Release date: September 29, 2014
Life has held nothing but pain and guilt for Susannah Walsh since her children died in an accident and her marriage fell apart. When a friend offers her a vacation house in Maine for some relaxation, she thinks it’s the perfect chance to escape from her grim reality—for good.
But fate has other plans for Susannah. Shortly after she reaches the retreat, she’s attacked and knocked unconscious, only to wake in the bed of a handsome but unfriendly stranger. As it turns out, her troubles have just begun, for the year is 1905…
Adrian Sinclair doesn’t know what to make of the distressed woman he saved from a raging storm. Her speech and clothing are odd, her behavior is very impertinent, and most peculiarly, she claims to be from the future. But when his withdrawn son, Corey, quickly bonds with the woman, he agrees to let her stay at his family’s estate.
As Susannah gets to know the Sinclairs, she finds herself passionately attracted to Adrian and powerfully drawn to Corey. Can a woman with no future change her fate in the past? Or will the dangerous secrets lurking at Blue Hill Manor turn deadly?
by Suzanne Hoos
Sensuality Level: Sensual
Suzanne calls central New Jersey her home, where she lives with her husband, Gary, and their three cats – Scout, Emme, and Simba.
An excerpt from Only Time Will Tell:
“Are you awake, miss?”
A ferocious throbbing made Susannah moan. What was going on? Her body hurt. Her head hurt. Even her ears, eyes, and hair hurt.
Susannah opened her eyes halfway.
“Miss, you have to awaken.”
Whoever was hovering sounded tiny and frightened. It was a woman. A young woman.
Susannah pried her tongue from the roof of her mouth. “Who’s there?” She rolled onto her side. Her head was about to burst. She prayed it would. It’d be better than dealing with this vicious headache. Again, she tried to open her eyes.
The sweet scent of roses overwhelmed her. Oh, Christ, I’m dead. This is my funeral. I did it. I really did it. Then who was this person speaking to her? An angel?
A shadowy figure hovered just outside her line of sight. “Please wake up, miss. You’ve been asleep for nearly two days.”
Susannah scrunched up her face. What was she talking about? Asleep? If she had been asleep, like this girl was babbling about, the extended rest certainly hadn’t relaxed her. “Who are you?”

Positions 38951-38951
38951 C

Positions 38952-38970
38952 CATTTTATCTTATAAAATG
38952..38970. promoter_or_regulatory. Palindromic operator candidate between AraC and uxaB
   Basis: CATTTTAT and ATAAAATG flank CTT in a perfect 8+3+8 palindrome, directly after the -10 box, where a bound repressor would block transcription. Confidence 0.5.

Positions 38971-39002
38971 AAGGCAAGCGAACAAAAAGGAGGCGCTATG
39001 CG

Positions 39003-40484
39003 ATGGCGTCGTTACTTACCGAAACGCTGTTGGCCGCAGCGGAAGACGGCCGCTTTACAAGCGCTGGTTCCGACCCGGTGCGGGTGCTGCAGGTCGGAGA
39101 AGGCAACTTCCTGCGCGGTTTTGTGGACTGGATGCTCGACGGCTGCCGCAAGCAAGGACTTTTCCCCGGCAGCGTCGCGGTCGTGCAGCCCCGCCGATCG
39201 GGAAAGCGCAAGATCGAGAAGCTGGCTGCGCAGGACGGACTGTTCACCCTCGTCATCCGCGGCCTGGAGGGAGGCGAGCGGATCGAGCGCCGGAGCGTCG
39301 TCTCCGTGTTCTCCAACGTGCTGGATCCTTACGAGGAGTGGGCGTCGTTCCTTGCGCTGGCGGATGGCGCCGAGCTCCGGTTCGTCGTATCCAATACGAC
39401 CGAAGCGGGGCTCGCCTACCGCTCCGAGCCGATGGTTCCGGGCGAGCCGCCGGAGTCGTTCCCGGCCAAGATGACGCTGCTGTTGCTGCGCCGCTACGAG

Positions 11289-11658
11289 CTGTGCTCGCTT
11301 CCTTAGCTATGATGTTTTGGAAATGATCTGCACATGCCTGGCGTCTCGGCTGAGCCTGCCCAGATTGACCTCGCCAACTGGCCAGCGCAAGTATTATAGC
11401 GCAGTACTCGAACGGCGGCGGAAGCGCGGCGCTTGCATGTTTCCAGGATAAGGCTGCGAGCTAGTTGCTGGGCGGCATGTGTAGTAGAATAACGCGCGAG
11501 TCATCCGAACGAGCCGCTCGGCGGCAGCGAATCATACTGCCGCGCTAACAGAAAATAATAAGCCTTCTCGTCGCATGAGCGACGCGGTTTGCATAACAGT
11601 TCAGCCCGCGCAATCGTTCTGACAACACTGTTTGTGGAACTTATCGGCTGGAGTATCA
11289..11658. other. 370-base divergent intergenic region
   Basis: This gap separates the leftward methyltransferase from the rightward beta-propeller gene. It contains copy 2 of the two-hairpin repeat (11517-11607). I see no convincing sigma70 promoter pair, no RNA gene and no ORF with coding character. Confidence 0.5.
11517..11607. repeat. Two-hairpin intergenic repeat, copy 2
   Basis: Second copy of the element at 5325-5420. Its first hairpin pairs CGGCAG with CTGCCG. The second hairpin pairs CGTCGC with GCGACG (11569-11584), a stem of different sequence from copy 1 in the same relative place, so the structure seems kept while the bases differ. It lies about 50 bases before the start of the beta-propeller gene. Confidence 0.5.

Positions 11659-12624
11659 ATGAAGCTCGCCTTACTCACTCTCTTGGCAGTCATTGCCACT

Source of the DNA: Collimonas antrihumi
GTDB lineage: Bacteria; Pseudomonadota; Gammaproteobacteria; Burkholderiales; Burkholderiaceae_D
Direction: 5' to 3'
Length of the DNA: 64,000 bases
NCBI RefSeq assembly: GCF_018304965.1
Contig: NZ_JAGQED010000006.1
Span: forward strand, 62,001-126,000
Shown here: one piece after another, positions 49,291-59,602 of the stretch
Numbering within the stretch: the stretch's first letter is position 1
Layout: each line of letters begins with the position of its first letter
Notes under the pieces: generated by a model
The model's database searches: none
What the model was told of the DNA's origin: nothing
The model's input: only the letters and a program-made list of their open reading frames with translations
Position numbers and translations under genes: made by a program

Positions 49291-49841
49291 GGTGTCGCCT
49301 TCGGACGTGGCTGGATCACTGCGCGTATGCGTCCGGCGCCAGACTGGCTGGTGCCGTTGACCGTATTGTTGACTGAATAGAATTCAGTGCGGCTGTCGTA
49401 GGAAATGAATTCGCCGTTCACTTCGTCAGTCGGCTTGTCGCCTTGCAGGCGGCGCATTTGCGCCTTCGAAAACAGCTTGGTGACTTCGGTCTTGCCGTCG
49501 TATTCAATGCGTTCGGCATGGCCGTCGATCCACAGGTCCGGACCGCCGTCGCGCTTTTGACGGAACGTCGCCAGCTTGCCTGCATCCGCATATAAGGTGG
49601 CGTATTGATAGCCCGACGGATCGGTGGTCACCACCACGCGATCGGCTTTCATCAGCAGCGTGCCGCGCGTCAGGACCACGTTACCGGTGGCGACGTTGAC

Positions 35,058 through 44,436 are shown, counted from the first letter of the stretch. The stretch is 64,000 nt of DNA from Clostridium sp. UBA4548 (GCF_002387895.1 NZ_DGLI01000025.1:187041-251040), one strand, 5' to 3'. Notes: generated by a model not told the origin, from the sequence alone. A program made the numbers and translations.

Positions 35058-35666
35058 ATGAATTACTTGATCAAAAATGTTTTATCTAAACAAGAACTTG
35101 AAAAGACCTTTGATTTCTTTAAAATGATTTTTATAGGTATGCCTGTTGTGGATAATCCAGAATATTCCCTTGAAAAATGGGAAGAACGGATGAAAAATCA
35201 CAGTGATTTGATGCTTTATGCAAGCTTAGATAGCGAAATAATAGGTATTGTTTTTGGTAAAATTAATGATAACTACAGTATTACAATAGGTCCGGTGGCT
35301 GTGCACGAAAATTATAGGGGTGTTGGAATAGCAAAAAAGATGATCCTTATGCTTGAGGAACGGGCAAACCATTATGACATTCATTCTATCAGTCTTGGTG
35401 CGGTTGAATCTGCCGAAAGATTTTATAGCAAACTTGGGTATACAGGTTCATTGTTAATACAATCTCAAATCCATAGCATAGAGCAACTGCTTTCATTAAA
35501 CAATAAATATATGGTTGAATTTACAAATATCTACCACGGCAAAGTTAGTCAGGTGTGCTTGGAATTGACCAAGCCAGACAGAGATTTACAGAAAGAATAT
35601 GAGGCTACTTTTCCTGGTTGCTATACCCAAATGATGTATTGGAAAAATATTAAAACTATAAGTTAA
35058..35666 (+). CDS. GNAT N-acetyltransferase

“The housekeeper, miss. My name’s Colleen.”
Housekeeper? Faye never said anything about a housekeeper. Well, at least her memory wasn’t gone. She remembered Faye. She moved her hands to feel around her. She was on a bed. What happened? The last thing she recalled was entering the Rubins’ Maine vacation house. Did she have an accident? Was she in a hospital?
She slid into a sitting position.
“It’s gloomy outside, but I can pull open the drapes if you’d like.”
Susannah massaged her neck and moved her head slowly from side to side. “Yes, I’d like.”
She leaned back and was immediately swallowed up by the softest pillows. She couldn’t be in a hospital. Not with these pillows. She had to be in the Rubins’ house.
Faye certainly knew how to pamper her guests. Still, who was this stranger? She knew she should have been more frightened, but curiosity won out.
Colleen parted the curtains on one window. “Not much light, but enough to see by.” She rushed to the second window and did the same.
“Too much? I can close ’em again.”
“No, it’s my head. I must have hit it on something.”
“Don’t know much about that.”
Susannah blinked several times until her sight became stronger and clearer. A loud rumble caught her attention as the sound burrowed deep in her head. “Is that thunder?”
“Yes, miss. For the past two days, storms have been brewing.”
A sudden spark of lightning lit the room. Susannah jumped, and her heart thumped wildly. She remembered the day as sunny and warm. No rain in the forecast.
“I’ll make it brighter so you can see,” Colleen said. The girl fiddled with an old-fashioned oil lamp by the bed. Oil lamp?
Susannah frowned. Maybe the storm knocked out the power. Why not use a flashlight? A generator? Her skin prickled. Something wasn’t right. Soon, a flame burned inside the bell-shaped glass, casting light and shadows about the room.
“There. That’s better. Now, you must be on your way, miss.”
On my way? Didn’t she just get here? Where was here? Not knowing what else to do, Susannah studied her surroundings, trying to make sense of something senseless. The large room was crammed with the dark, ornate, and highly polished wood furnishings. There were several dressers of various heights, a massive wardrobe, and, of course, the bed she was lying in. A white sheer canopy attached to the four tall bedposts kick-started a bit of claustrophobia in her. Susannah’s eyes narrowed. Had her friend redecorated? This was so far from her taste. This was the work of some crazed Victorian-era designer, not casual, laid-back Faye Rubin.
Perched on a small table by the lamp was a large crystal vase filled with the largest bouquet of red roses Susannah had ever seen. Beautiful, yes, but their perfume was so strong. This was the scent that had greeted her upon waking. So overpowering. She scrunched up her nose. All right, she wasn’t dead. This wasn’t her funeral. Still …
Her gaze swept across the room and stopped at the young woman standing by the undraped window. She wore a white dust cap on her head. Her dark gray dress covered every inch of her slight body, from her neck to the long sleeves to the hem that hit the floor. It looked like some kind of costume.
All right, Faye. Joke’s over. “Where am I? What is this place? I’m supposed to be in Wiscasset.”
Colleen nodded and bit her lower lip. “You are, miss.”
Susannah frowned. “In Maine.”
“Yes, miss. Wiscasset, Maine.”
Again, Susannah looked around, her nerves taut with attention. “This isn’t the Rubins’ house, is it?”
“Sorry, miss. I don’t know what ‘Rubins’ are, but I can assure that if you don’t get out of that bed, Mr. Sinclair will be very angry.